Inequality

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The Kite Runner
In many societies, differences in religion and history can cause a social rift and create a structure of classes. This separation between people can affect the circumstances they are subject to and essentially how they live their life. However an individual’s outlook on life and the positive and negative thoughts he or she acquires are dependant solely on his or her decisions and outside forces. In the novel, The Kite Runner, the author Khaled Hosseini tells the story of an Afgan boy who struggles with the emotional consequences of a childhood decision that set him on a search for redemption. The author shows that classism determines the quality of one’s lifestyle but not the emotional state of mind one possesses. This is established through the social setting in the novel which enforces classist ideals that rigidly cast individuals into certain roles and determine the way they are treated. Next, the character of Amir’s childhood friend and servant, Hassan, undergoes a grim change as a result of a traumatic incident rather then a consequence of his social standing and material worth. Finally, Amir consistently battles with an internal conflict and guilt after betraying Hassan despite living a privileged and financially-comfortable life.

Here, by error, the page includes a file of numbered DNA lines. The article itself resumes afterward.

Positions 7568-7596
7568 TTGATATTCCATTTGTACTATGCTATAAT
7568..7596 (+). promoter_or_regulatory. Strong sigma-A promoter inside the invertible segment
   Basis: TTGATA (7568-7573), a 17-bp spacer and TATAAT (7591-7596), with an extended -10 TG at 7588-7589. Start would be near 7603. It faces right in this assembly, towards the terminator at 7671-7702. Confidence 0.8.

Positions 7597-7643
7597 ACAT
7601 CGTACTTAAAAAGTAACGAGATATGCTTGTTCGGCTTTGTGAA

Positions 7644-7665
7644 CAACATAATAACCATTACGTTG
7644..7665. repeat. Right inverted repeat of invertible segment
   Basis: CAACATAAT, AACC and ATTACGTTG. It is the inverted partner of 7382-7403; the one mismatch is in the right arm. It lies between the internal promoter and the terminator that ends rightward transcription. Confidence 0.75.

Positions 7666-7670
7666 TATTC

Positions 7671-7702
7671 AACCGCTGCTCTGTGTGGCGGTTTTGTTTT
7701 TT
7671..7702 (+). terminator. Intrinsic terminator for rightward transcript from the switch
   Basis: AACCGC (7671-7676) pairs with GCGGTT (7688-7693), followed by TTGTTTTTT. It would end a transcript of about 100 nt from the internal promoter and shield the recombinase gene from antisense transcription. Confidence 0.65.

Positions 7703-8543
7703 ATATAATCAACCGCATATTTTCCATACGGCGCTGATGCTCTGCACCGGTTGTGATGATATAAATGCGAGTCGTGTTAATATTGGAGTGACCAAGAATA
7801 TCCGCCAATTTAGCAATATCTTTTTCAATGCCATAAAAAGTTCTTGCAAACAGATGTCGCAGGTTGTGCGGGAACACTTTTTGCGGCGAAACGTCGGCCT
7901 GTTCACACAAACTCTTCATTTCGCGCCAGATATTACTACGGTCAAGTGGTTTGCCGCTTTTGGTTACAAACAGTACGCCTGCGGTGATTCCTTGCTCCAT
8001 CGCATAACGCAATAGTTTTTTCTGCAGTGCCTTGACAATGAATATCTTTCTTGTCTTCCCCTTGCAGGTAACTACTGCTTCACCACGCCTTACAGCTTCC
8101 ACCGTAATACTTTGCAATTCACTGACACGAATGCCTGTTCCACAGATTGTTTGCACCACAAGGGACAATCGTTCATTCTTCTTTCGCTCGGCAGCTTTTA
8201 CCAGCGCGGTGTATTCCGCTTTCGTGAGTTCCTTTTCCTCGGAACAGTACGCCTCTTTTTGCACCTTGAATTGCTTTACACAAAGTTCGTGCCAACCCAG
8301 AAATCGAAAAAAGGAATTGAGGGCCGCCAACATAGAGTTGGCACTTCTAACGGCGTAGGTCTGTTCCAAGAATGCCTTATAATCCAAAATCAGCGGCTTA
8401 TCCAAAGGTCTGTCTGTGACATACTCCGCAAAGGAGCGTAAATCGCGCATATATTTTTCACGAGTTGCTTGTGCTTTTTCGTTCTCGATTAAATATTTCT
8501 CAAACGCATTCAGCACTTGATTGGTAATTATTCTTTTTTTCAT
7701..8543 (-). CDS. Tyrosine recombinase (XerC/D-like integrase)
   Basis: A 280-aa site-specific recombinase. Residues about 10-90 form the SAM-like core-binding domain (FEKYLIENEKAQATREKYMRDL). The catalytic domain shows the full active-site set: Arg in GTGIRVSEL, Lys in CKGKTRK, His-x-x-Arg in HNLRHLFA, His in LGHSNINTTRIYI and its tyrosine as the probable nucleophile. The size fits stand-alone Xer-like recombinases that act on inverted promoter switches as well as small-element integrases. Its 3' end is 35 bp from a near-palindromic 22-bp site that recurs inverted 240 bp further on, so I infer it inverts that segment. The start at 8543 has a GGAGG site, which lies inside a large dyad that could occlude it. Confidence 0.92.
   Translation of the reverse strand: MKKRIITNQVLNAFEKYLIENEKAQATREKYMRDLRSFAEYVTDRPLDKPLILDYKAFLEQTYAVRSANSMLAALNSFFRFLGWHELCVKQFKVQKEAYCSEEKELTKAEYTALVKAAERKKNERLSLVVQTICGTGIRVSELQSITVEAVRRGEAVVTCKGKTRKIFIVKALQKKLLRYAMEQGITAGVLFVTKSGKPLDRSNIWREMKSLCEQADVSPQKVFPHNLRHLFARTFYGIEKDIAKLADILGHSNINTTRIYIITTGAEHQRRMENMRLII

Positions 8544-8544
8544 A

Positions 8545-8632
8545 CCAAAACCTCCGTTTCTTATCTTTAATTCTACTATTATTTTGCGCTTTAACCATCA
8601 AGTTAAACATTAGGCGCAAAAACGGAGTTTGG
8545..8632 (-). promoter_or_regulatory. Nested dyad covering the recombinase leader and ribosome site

The religious segregation of the Afghan people creates a classist social setting which shapes the lifestyle and expectations of those within it. One of the most evident cases of division based on social class in the novel is the difference in roles between Amir and his childhood friend Hassan. Due to the fact that they originate from different religious backgrounds, they are plunged into vastly opposite social classes ever since birth and despite forming a strong friendship, this division was a continuous reality that society would not let them dismiss: “Never mind any of those things. Because history isn’t easy to overcome. Neither is religion. In the end, I was a Pashtun and he was a Hazara, I was Sunni and he

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